Background: Patients cared for by surgeons with resident coverage have an increase in cost versus those patients cared for by surgeons without resident coverage, despite no significant difference in complications. We evaluated the reasons for the disparate cost. Methods: In a single institutional analysis, patients received their care from a group of eight surgeons, four with and four without resident coverage. We analyzed ancillary costs, including pharmacy, radiology, laboratory, and central supply costs, and length of stay, total cost, and hospital margin for these patients. In a separate analysis, we compared data that contributes to cost from the National Surgical Quality Improvement Program (NSQIP) database, including age in years, ASA class I-IV, total operating room time in minutes (min), length of hospital stay in days (d), number of patients with a return to OR in 30 d, and complications. Results: There were no significant differences in ancillary costs in patients cared for by residents. The length of stay was longer in patients cared for by residents (3.3 versus 4.6 d, no resident versus resident, respectively, P = 0.0001). When adjusted for the length of stay, the difference between total costs was $1949/d versus $2103/d (P = NS) for the no resident versus resident groups, respectively. There were 32,685 patients evaluated in the NSQIP database. In all comparisons, operating room time was significantly longer in patients with procedures involving residents. Conclusion: The increase in cost in patients cared for by surgeons with residents is not from significant differences in ancillary costs, and may be from length of stay. Surgical procedures are significantly longer with resident involvement.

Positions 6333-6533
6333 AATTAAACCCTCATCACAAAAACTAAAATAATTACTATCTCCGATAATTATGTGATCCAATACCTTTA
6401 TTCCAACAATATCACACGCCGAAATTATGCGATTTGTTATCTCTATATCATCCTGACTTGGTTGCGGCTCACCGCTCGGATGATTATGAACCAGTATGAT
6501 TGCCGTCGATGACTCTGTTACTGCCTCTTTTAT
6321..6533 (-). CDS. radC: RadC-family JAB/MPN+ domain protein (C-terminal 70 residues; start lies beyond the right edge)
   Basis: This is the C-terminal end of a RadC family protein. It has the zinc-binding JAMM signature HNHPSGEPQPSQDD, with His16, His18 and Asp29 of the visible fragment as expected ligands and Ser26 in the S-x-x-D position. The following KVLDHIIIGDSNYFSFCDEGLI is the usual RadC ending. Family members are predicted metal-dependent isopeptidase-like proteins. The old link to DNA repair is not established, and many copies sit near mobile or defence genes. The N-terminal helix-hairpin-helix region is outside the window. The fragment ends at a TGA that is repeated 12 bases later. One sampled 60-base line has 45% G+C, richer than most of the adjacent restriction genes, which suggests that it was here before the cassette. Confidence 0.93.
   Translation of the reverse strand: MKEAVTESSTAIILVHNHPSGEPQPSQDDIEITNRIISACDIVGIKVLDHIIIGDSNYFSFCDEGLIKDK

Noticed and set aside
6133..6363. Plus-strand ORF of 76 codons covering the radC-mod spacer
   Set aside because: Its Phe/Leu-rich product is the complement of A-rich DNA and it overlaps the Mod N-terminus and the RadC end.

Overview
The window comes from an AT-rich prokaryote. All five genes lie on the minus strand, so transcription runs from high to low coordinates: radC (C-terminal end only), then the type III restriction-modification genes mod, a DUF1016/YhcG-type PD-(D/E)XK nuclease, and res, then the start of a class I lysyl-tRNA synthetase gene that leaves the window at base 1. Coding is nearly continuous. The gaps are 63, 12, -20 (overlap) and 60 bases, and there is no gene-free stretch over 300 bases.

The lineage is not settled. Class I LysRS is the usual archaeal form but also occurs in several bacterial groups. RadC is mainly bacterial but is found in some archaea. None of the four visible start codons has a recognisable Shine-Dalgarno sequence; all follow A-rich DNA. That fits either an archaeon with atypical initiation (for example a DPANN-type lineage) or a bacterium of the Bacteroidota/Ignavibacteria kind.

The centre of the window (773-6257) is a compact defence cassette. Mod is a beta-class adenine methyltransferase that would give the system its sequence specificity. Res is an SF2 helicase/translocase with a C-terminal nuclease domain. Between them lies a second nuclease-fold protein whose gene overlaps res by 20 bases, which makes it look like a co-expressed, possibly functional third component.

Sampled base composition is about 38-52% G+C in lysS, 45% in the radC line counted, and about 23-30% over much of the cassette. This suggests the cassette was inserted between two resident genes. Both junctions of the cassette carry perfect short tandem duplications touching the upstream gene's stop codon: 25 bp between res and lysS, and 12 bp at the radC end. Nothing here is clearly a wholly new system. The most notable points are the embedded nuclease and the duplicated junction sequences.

- resident education
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